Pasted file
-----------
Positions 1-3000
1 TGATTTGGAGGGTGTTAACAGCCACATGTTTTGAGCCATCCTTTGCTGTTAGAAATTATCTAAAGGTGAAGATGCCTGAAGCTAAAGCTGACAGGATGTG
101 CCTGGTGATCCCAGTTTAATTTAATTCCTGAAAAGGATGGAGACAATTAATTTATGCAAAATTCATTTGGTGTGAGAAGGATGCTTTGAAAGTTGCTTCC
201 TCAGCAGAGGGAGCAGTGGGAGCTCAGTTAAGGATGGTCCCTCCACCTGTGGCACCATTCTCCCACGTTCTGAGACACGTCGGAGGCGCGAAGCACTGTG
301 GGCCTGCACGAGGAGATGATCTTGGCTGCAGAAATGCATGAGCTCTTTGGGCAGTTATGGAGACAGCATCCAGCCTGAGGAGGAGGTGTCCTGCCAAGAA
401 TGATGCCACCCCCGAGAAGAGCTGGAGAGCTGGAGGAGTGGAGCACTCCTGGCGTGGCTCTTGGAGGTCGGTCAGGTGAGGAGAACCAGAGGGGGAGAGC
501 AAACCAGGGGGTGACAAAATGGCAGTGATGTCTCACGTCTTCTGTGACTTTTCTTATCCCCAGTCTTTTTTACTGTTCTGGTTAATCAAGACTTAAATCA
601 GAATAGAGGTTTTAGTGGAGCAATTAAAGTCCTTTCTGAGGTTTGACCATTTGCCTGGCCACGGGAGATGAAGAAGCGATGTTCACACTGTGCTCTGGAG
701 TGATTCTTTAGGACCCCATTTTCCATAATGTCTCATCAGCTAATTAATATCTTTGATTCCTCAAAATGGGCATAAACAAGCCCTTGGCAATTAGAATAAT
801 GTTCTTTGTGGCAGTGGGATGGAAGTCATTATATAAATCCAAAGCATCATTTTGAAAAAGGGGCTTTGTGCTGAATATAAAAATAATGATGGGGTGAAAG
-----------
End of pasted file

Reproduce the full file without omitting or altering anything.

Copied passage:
Positions 1-3000
1 TGATTTGGAGGGTGTTAACAGCCACATGTTTTGAGCCATCCTTTGCTGTTAGAAATTATCTAAAGGTGAAGATGCCTGAAGCTAAAGCTGACAGGATGTG
101 CCTGGTGATCCCAGTTTAATTTAATTCCTGAAAAGGATGGAGACAATTAATTTATGCAAAATTCATTTGGTGTGAGAAGGATGCTTTGAAAGTTGCTTCC
201 TCAGCAGAGGGAGCAGTGGGAGCTCAGTTAAGGATGGTCCCTCCACCTGTGGCACCATTCTCCCACGTTCTGAGACACGTCGGAGGCGCGAAGCACTGTG
301 GGCCTGCACGAGGAGATGATCTTGGCTGCAGAAATGCATGAGCTCTTTGGGCAGTTATGGAGACAGCATCCAGCCTGAGGAGGAGGTGTCCTGCCAAGAA
401 TGATGCCACCCCCGAGAAGAGCTGGAGAGCTGGAGGAGTGGAGCACTCCTGGCGTGGCTCTTGGAGGTCGGTCAGGTGAGGAGAACCAGAGGGGGAGAGC
501 AAACCAGGGGGTGACAAAATGGCAGTGATGTCTCACGTCTTCTGTGACTTTTCTTATCCCCAGTCTTTTTTACTGTTCTGGTTAATCAAGACTTAAATCA
601 GAATAGAGGTTTTAGTGGAGCAATTAAAGTCCTTTCTGAGGTTTGACCATTTGCCTGGCCACGGGAGATGAAGAAGCGATGTTCACACTGTGCTCTGGAG
701 TGATTCTTTAGGACCCCATTTTCCATAATGTCTCATCAGCTAATTAATATCTTTGATTCCTCAAAATGGGCATAAACAAGCCCTTGGCAATTAGAATAAT
801 GTTCTTTGTGGCAGTGGGATGGAAGTCATTATATAAATCCAAAGCATCATTTTGAAAAAGGGGCTTTGTGCTGAATATAAAAATAATGATGGGGTGAAAG